PSYCH50 Chapters 1-2
PSYCH50 Chapters 1-2 PSYCH 50
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This 7 page Class Notes was uploaded by Emily Wu on Thursday January 21, 2016. The Class Notes belongs to PSYCH 50 at Stanford University taught by Justin Gardner in Winter 2016. Since its upload, it has received 233 views. For similar materials see Intro to Cognitive Neuroscience in Psychlogy at Stanford University.
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Date Created: 01/21/16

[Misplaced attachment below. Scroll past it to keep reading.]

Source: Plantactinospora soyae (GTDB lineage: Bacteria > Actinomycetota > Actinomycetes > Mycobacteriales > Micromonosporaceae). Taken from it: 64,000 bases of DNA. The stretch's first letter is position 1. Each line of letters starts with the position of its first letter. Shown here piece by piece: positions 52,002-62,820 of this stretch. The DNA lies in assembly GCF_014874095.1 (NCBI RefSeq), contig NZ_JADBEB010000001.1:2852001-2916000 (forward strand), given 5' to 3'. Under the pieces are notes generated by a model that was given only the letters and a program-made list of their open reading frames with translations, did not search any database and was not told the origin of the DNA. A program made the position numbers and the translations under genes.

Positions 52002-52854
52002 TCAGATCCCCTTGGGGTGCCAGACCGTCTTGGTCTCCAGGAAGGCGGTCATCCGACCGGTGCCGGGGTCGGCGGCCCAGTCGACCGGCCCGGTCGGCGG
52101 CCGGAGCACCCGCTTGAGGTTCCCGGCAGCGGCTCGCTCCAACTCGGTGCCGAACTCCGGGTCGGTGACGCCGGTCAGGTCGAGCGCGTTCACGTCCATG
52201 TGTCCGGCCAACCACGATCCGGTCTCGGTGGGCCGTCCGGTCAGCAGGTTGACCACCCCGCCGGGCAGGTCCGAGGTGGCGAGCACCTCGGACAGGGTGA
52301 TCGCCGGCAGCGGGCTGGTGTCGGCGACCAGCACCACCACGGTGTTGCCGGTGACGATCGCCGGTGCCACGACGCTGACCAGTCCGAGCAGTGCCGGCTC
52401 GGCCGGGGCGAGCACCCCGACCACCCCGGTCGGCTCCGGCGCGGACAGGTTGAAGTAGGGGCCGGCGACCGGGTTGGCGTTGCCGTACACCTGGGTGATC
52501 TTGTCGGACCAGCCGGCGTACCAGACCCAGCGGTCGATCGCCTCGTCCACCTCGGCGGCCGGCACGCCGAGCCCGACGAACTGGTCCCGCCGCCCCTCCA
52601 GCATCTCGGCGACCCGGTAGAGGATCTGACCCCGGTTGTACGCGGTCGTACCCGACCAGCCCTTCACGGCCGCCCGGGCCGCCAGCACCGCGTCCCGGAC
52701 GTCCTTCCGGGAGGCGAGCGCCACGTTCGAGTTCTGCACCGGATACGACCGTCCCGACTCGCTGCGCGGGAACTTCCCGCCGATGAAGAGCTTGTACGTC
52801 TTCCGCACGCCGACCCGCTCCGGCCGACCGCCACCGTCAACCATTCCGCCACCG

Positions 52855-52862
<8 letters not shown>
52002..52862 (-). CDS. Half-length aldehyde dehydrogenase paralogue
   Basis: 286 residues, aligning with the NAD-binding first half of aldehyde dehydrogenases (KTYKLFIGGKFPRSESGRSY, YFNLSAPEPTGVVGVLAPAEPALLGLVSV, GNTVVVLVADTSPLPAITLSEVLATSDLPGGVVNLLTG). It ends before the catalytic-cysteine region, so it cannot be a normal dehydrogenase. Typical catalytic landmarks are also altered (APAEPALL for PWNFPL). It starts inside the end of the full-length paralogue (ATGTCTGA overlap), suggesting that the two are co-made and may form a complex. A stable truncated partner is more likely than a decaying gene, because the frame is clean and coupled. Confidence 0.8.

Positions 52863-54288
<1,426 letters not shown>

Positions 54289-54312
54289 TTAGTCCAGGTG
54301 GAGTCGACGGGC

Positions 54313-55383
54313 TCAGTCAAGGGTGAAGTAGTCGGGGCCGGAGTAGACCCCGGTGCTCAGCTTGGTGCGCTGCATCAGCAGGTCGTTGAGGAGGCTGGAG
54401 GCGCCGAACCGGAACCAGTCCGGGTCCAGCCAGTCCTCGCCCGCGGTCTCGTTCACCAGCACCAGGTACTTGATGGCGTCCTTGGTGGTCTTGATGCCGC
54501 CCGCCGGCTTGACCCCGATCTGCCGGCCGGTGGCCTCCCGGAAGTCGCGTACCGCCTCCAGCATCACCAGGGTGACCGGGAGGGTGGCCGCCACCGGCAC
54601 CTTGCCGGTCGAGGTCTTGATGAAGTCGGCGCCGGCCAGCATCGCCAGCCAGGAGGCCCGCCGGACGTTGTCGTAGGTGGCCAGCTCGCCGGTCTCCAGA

Emily Wu email@example.com Chapter 1: Cognitive Neuroscience: Definitions, Themes, and Approaches Cognition Cognition: set of processes that allow humans to ultimately generate thoughts and actions that help reach desired goals ● many aspects of cognition occur subconsciously as reflex or automatically in the background of current processing Natural philosophy and early psychology ● 19th century scientists addressed cognition through behavioral observation and experiments Behaviorism ● behaviorism: emphasizes controlled experiments, objective external stimuli, and measurable behavior ● dominated early 20th century because of dissatisfaction with lack of systematic processes for studying cognition ● grounded psychology in objective experimental approach ● behaviorists: Watson and Skinner (reinforcement, learning, conditioning) ● faults: ignored mental states and cognitive functions besides learning Cognitive science ● the research of mental processesarose mid20th century ● Miller: people can represent about 7 items at a time in short term memory ○ memory is an active recoding of stimulus information, not a passive representation ● Chomsky: says behaviorism can’t explain mental phenomena ● cognitive models: describe underlying psychological processes and how sensory input turns into behavioral output Neuroscience ● research of how nervous systems are organized and their function ● Gall: phrenology, idea that cerebral cortex functions can be mapped by bumps on skull ○ gave rise to idea of localization of function: different parts of brain → different processes ● Santiago Ramon y Cajal: identified neurons as separate cells in brain ○ signals transmitted along neuronal axons by action potentials ○ neurotransmitters: chemicals released at terminal of axons across synapses, then bind to receptors on the next neuron ● Penfield: mapped somatosensory cortex by stimulating brain areas of patients + recording reported feeling Cognitive Neuroscience: The Neurobiological Approach to Cognition Cognitive neuroscience: intersects cognitive science and neuroscience ● finding neural correlates: mapping brain regions activated during psychological process ● understanding individual differences in cognitive abilities Methods: Convergence and Complementarity Convergence: combines results of multiple experimental models to illustrate one concept ● ex: using results from multiple experiments to link area activation to a specific process → consistent activation of middle temporal lobe in many motion experiments Complementarity: combining research methods to provide a full account of brain processes/image ● ex: use of fMRI, EEG, PET, TMS, etc. together Emily Wu firstname.lastname@example.org Chapter 2: The Methods of Cognitive Neuroscience ● approaches divided into two categories: a. study change in behavior when brain has been perturbed b. measure brain activity while cognitive tasks are being performed Brain Perturbations 1. Stroke, trauma, or disease: a. use of clinicalpathological correlationassociating area of brain lesion with changes in behavior and cognitive function i. cons: factors causing brain damage are not controlled by experimenter, diaschisis: damaged area may cause another area to lose functioning b. lesion studies in animals → can control region of brain damage, but training/assessment animals to do cognitive tasks is difficult 2. Pharmacological: a. psychoactive drugs interfere with neurotransmitter release and response b. correlational: study cognitive changes of chronic drug abusers c. experimental: administer drugs and record changes in functioning i. cons: lack of specificity of drug’s effects since drug affects entire brain d. agonists: increase neurotransmitter release or receptor sensitivity e. antagonists: decrease neurotransmitter release or receptor sensitivity 3. Intracranial brain stimulation: a. electrodes placed onto brain of animal/human during surgery b. moderate stimulation can activate neurons→ trigger behaviors c. strong stimulation can produce temporary but reversible “lesion” → disrupts neuron’s normal function 4. Extracranial brain stimulation: a. transcranial magnetic stimulation (TMS): strong rapidly changing magnetic field generated over scalp to produce rapidly changing electrical current in brain tissue → disrupts neuronal functioning i. repetitive TMS (rTMS): series of TMS pulses applied over several minutes ii. apply one TMS pulse at specific times → better temporal resolution b. cons: affects large area and limits specificity, delivered only to superficial brain areas, uncomfortable 5. Optogenetics: a. insert genetic material to create lightsensitive ion channels b. ion channels open and close in response to light of specific wavelength c. activate/inactivate neurons by opening/closing the ion channels and affecting their action potentials → change functioning of animal Measuring Neural Activity during Cognitive Processing 1. Direct electrophysiological recording a. measures action potentials produced by a single neuron (“spiking”) b. places electrodes extracellularly or intracellularly onto neuron c. data analyzed in two ways: i. peristimulus time histogram: plots neuronal firing pattern against time in response to one stimulus that is repeatedly producedeach iteration is a trial ii. tuning curves: stimulus is presented in varying dimensions, neuronal response intensity is plotted → result is a curve illustrating which variation of the stimulus elicited strongest response 2. Electroencephalography (EEG) a. measures electrical brain waves with surface electrodes b. measures dendritic field potentials: fluctuations in charge along neuron’s dendrites when neuron receives synaptic input c. local field potentials: a kind of dendritic field potential, but fluctuations have slower frequency 3. Eventrelated potentials (ERPs) a. small voltage fluctuations in an EEG recording triggered by sensory/cognitive events b. smaller than EEG data, so they must be averaged across trials to extract from background “noise” of raw EEG data 4. Magnetoencephalography (MEG) a. magnetic version of EEG b. eventrelated magneticfield responses (ERFs) extracted from MEG same way as ERPs c. measures magnetic fields produced by the depolarization and current flow of dendrites, rather than voltage fluctuations d. sensitive to activity in sulci, insensitive to gyri 5. Positron emission tomography imaging (PET) a. increased neural activity=increased blood flow to area b. unstable isotopes injected into bloodstream and migrate towards more metabolically active areas of brain c. decay of isotope emits positron → positron collides with electron → emits two gamma rays traveling in opposite direction → gamma ray detectors around subject’s head→ creates image of brain activity d. lower spatial resolution, no temporal resolution e. requires blocked design: measure brain activity over extended period of time as subject does task, then compare to activity measured over period of time when subject is not doing task 6. Functional magnetic resonance imaging (fMRI) a. oxyhemoglobin and deoxyhemoglobin have different magnetic resonance signals b. active brain areas use more oxygen → microvasculature increases blood flow to area, carrying oxyhemoglobin → deoxyhemoglobin concentration decreases → detection of blood oxygenation leveldependent (BOLD) signal: magnetic resonance signal changes c. has enough temporal resolution for eventrelated design: measuring activity while stimulus is presented → can link behavioral measures to detected neural responses 7. Optical brain imaging: a. active brain tissue transmits/reflects light differently than inactive tissue b. eventrelated optical signals (EROS): amount of light transmitted vs scattered varies based on electrically active tissue → light shined into brain → measure intensity of reflected light c. high temporal resolution, low spatial resolution Using fMRI to analyze activation patterns within a brain area ● standard fMRI analysis obscures intervoxel differences ● voxel: a value on a grid in 3D space, like a pixel on a bitmap ● to address this problem: pattern classification ○ multivoxel pattern analysis (MVPA): looks at activation patterns across different voxels due to a stimulus rather than activation of a large brain area ○ ex: occipital cortex is responsive to seeing objects, but specific voxels may respond differently to images of a car vs. image of a house ● fMRI adaptation: a type of repetition suppression technique ○ areas of brain respond less and less after being shown a repeated stimulus ○ can assess whether same brain area responds to different stimuli ○ ex: if shown a picture of table repeatedly, occipital lobe activates then responds less → if shown a drawing of table or table at different angle, occipital lobe has suppressed response → suggests that occipital lobe processes both stimuli as same/similar → processes object’s abstract properties rather than sensory details Using fMRI to examine activity relationships between brain areas ● brain areas don’t function in isolation → information flows through fiber tracts: axons bundled together between brain areas ● functional connectivity: how activity of one brain area varies with activity of another area ○ example: coactivation → two brain regions respond similarly to experimental stimuli ○ restingstate connectivity: identifies regions that vary in conjunction when participant lies in MRI scanner but doesn’t do any tasks → measures spontaneous activity in brain rather than activity in response to specific stimuli ○ areas with functional connectivity tend to show restingstate connectivity Method Measures measure coverage spatial temporal invasive? participants activity resolution resolution relationship impairment damage area of the limited to little to none invasive animals or Lesions in removes damage size of patients with functioning neural activity lesion stroke, after brain in region trauma, etc. damage change in pulse superficial limited to some when noninvasive healthy TMS functioning temporarily brain areas areas pulse given humans (may after given stimulates or affected by in one shot cause pulses disrupts neural the pulses rather than seizures in activity repeatedly some) action neuron fires in single high high invasive animals singleunit recording potentials response to neuron produced by specific single stimulus neuron dendritic dendrite mainly near coarse/probl good noninvasive humans EEG field voltage surface of ematic potentials fluctuates brain when neuron receives input gamma rays isotopes whole brain good (3D) none noninvasive humans PET emitted by migrate decaying towards brain isotopes area of high injected into activity bloodstream fMRI BOLD areas with high whole brain very good better than noninvasive humans signals activity require PET, but still more blood, limited (a few oxyhemoglobin seconds) increases optical imaging intensity of active areas whole brain high better than invasive animals (hemodynamic) reflected reflect light fMRI, but still light differently than limited inactive (hundreds of milliseconds) optogenetics change in light sensitive selective limited to high invasive animals functioning ion channels neural the neural after open/close circuits circuits procedure when chosen responding to light, affects action potentials and neural activity